Marini, M., and Hackett, S. J. (2002). A multifaceted approach to the characterization of an intergeneric hybrid manakin (Pipridae) from Brazil. Auk 119, 1114–1120.
A multifaceted approach to the characterization of an intergeneric hybrid manakin (Pipridae) from Brazil.CrossRef | open url image1

Mayr, E. (1941). The origin and the history of the bird fauna of Polynesia. Proceedings of the VI Pacific Scientific Congress 4, 197–216. open url image1

Mayr, E., and Diamond, J. (2001). ‘The Birds of Northern Melanesia: Speciation, Ecology and Biogeography.’ (Oxford University Press: Oxford, UK.)

McGill, A. R. (1976). Review of ‘Interim List of Australian songbirds – Passerines’. Australian Bird Bander 14, 80–82. open url image1

Moyle, R. G., Filardi, C. E., Smith, C. E., and Diamond, J. (2009). Explosive Pleistocene speciation and hemispheric radiation of a ‘great speciator’. Proceedings of the National Academy of Sciences of the United States of America 106, 1863–1868.
Explosive Pleistocene speciation and hemispheric radiation of a ‘great speciator’.CrossRef | 1:CAS:528:DC%2BD1MXitV2isrc%3D&md5=ad83f303543470aa13a8ce91a7ab1b9cCAS | open url image1

Norman, J. A., Rheindt, F. E., Rowe, D. L., and Christidis, L. (2007). Speciation dynamics in the Australo-Papuan Meliphaga honeyeaters. Molecular Phylogenetics and Evolution 42, 80–91.
Speciation dynamics in the Australo-Papuan Meliphaga honeyeaters.CrossRef | 1:CAS:528:DC%2BD28Xht1CgsbvK&md5=02d32302726658ed1b8090958f00f22cCAS | open url image1

Nyári, Á. S., Benz, B. W., Jønsson, K. A., Fjeldså, J., and Moyle, R. G. (2009). Phylogenetic relationships of fantails (Aveś : Rhipiuridae). Zoologica Scripta 38, 553–561.
Phylogenetic relationships of fantails (Aveś : Rhipiuridae).CrossRef | open url image1

Pollock, D. D., Zwickl, D. J., McGuire, J. A., and Hillis, D. M. (2002). Increased taxon sampling is advantageous for phylogenetic inference. Systematic Biology 51, 664–671.
Increased taxon sampling is advantageous for phylogenetic inference.CrossRef | open url image1

Posada, D., and Crandall, K. A. (1998). ModelTest: testing the model of DNA substitution. Bioinformatics (Oxford, England) 14, 817–818.
ModelTest: testing the model of DNA substitution.CrossRef | 1:CAS:528:DyaK1MXktlCltw%3D%3D&md5=555f3e45406b4981d854dfcade9a2b6aCAS | open url image1

Rambaut, A., and Drummond, A. J. (2007). Tracer v1.4. Available at http://beast.bio.ed.ac.uk/Tracer [Verified 15 June 2011].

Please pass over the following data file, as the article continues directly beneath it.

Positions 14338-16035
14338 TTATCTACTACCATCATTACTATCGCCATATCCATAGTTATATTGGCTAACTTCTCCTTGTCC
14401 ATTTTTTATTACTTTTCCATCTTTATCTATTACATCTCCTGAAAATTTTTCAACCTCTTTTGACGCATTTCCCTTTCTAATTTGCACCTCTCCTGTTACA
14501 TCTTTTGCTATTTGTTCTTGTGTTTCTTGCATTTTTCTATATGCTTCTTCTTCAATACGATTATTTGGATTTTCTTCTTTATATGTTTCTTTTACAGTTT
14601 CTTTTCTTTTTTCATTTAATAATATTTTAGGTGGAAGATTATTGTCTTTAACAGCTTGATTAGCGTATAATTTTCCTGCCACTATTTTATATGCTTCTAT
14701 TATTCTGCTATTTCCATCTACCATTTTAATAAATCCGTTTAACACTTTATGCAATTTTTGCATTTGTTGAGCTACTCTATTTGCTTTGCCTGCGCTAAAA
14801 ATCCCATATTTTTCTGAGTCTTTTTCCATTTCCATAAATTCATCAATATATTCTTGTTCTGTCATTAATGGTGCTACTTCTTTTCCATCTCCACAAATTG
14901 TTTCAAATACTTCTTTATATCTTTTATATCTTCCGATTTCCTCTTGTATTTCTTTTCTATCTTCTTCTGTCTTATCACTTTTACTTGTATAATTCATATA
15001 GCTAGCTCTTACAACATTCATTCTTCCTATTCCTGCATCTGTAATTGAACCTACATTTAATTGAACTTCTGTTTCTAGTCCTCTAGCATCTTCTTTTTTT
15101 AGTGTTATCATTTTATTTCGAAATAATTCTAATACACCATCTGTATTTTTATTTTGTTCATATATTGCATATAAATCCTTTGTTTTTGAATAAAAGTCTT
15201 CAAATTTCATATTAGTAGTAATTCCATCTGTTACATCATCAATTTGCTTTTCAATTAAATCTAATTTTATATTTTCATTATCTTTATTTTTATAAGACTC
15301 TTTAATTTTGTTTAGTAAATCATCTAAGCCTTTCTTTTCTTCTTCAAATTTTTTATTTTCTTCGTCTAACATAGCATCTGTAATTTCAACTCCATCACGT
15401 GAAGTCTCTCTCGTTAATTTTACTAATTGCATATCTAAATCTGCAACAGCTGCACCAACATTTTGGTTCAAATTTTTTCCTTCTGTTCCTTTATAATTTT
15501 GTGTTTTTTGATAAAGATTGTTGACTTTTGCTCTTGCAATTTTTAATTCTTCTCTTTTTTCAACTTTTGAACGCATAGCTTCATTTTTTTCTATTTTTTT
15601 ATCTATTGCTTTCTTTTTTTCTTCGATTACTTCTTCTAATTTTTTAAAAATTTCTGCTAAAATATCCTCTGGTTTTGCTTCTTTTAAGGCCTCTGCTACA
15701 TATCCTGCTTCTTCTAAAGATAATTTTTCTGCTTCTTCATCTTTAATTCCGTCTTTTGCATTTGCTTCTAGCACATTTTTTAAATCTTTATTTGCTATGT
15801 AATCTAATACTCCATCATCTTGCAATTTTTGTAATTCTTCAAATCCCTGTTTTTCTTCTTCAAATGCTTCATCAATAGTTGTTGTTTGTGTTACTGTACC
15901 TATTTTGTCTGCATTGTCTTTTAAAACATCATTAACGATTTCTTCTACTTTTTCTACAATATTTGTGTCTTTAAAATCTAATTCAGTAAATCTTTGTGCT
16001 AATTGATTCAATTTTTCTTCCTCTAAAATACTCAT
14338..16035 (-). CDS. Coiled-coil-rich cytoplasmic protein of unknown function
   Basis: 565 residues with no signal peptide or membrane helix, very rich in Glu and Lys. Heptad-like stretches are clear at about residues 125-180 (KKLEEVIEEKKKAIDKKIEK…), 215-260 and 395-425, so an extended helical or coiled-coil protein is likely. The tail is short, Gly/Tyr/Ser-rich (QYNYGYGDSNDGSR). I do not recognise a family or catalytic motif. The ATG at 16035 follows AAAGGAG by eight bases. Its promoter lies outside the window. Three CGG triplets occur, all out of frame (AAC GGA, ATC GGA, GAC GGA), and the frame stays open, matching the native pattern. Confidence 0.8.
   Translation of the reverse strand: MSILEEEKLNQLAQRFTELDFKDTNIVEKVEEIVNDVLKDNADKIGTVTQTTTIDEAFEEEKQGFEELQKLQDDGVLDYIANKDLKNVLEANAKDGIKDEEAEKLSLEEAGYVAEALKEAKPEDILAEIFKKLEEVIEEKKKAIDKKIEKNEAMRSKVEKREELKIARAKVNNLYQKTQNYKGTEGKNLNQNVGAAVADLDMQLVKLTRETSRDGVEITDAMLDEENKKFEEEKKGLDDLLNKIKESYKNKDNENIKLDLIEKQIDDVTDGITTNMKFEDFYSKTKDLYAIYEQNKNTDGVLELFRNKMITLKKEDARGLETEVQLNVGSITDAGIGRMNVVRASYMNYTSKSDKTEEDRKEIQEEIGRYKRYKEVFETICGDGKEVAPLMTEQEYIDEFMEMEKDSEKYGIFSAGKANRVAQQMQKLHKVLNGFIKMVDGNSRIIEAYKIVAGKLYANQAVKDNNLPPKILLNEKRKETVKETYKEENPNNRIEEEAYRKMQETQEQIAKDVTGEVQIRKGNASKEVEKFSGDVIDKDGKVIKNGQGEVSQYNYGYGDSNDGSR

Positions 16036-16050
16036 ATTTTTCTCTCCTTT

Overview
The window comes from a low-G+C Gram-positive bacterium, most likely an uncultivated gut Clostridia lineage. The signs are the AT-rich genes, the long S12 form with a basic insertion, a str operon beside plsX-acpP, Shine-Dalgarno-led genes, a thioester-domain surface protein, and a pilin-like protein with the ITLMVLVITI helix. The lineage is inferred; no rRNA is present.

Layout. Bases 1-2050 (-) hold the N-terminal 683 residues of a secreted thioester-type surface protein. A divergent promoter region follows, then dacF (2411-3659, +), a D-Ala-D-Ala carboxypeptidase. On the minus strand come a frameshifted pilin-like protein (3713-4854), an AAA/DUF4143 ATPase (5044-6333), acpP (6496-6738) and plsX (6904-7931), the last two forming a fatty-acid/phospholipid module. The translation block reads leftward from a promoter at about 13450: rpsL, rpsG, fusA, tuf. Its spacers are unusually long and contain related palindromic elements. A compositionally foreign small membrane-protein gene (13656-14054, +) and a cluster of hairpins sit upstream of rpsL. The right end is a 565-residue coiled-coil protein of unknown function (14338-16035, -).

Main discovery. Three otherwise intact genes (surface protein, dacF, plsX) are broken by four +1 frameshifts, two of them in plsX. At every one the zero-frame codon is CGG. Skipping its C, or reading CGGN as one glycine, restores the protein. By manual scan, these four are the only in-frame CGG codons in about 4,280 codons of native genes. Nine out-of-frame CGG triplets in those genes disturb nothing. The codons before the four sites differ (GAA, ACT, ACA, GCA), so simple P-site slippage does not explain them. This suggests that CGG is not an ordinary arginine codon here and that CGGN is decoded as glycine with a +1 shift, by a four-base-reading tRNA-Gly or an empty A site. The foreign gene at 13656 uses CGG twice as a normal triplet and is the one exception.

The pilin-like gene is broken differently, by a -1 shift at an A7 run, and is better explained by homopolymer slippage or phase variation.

Ronquist, F., and Huelsenbeck, J. P. (2003). MrBayes 3: Bayesian phylogenetic inference under mixed models. Bioinformatics (Oxford, England) 19, 1572–1574.
MrBayes 3: Bayesian phylogenetic inference under mixed models.CrossRef | 1:CAS:528:DC%2BD3sXntlKms7k%3D&md5=823690e1f89d39c3c4ab30009f6b2f5fCAS | open url image1

Salomonsen, F. (1967). Family Meliphagidae. In ‘Check-list of Birds of the World. Vol. 12’. (Ed. J. A. Paynter Jr.) pp. 338–450. (Museum of Comparative Zoology: Cambridge, MA.)

Schodde, R. (1975). ‘Interim List of Australian Songbirds. Passerines.’ (Royal Australasian Ornithologists Union: Melbourne.)

Schodde, R. (2006). Australia’s bird fauna today – origins and evolutionary development. In ‘Evolution and Biogeography of Australasian Vertebrates’. (Eds J. R. Merrick, M. Archer, G. M. Hickey and M. S. Y. Lee.) pp. 413–458. (Auscipub: Oatlands, NSW.)

Schodde, R., and Calaby, J. H. (1972). The biogeography of the Australo-Papuan bird and mammal faunas in relation to Torres Strait. In ‘Bridge and Barrier: The Natural and Cultural History of Torres Strait’. (Ed. D. Walker.) pp. 257–300. (Research School of Pacific Studies, Australian National University: Canberra.)

Schodde, R., and Mason, I. J. (1999). ‘The Directory of Australian Birds: Passerines.’ (CSIRO Publishing: Melbourne.)

Schodde, R., Mason, I. J., and Gill, H. B. (1979). The avifauna of the Australian mangroves: a brief review of composition, structure and origin. In ‘Mangrove Ecosystems in Australia’. (Ed. B. F. Clough.) pp. 141–150. (Australian National University Press: Canberra.)

Shimodaira, H., and Hasegawa, M. (2001). CONSEL: for assessing the confidence of phylogenetic tree selection. Bioinformatics 17, 1246–1247.
CONSEL: for assessing the confidence of phylogenetic tree selection.CrossRef | 1:STN:280:DC%2BD38%2FgtFOlsw%3D%3D&md5=8829b3890ec48eb7c5c1d1848e1d12d1CAS | open url image1

Sorenson, M. D., and Quinn, T. W. (1998). Numts: a challenge for avian systematics and population biology. Auk 115, 214–221. open url image1

Sorenson, M. D., Ast, J. C., Dimcheff, D. E., Yuri, T., and Mindell, D. P. (1999). Primers for a PCR-based approach to mitochondrial genome sequencing in birds and other vertebrates. Molecular Phylogenetics and Evolution 12, 105–114.
Primers for a PCR-based approach to mitochondrial genome sequencing in birds and other vertebrates.CrossRef | 1:CAS:528:DyaK1MXjvFWrsLk%3D&md5=3b51f3428d6ed1fa039c305b465d5108CAS | open url image1

Thompson, J. D., Gibson, T. J., Plewniak, F., Jeanmougin, F., and Higgins, D. G. (1997). The CLUSTAL_X windows interface: flexible strategies for multiple sequence alignment aided by quality analysis tools. Nucleic Acids Research 25, 4876–4882.
The CLUSTAL_X windows interface: flexible strategies for multiple sequence alignment aided by quality analysis tools.CrossRef | 1:CAS:528:DyaK1cXntFyntQ%3D%3D&md5=6a5a1e7e00ac8aa7727fc56aa082bb89CAS | open url image1

Toon, A., Hughes, J., and Joseph, L. (2010). Multilocus analysis of honeyeaters (Aveś : Meliphagidae) highlights spatio-temporal heterogeneity in the influence of biogeographic barriers in the Australian monsoonal zone. Molecular Ecology 19, 2980–2994.
Multilocus analysis of honeyeaters (Aveś : Meliphagidae) highlights spatio-temporal heterogeneity in the influence of biogeographic barriers in the Australian monsoonal zone.CrossRef | 1:CAS:528:DC%2BC3cXhtVyktb3F&md5=875c1059094091f1b20808778a325915CAS | open url image1

Zwickl, D. J. (2006). Genetic algorithm approaches for the phylogenetic analysis of large biological sequence datasets under the maximum likelihood criterion. Ph.D. dissertation, The University of Texas, Austin.

Zwickl, D. J., and Hillis, D. M. (2002). Increased taxon sampling greatly reduces phylogenetic error. Systematic Biology 51, 588–598.
Increased taxon sampling greatly reduces phylogenetic error.CrossRef | open url image1



Export Citation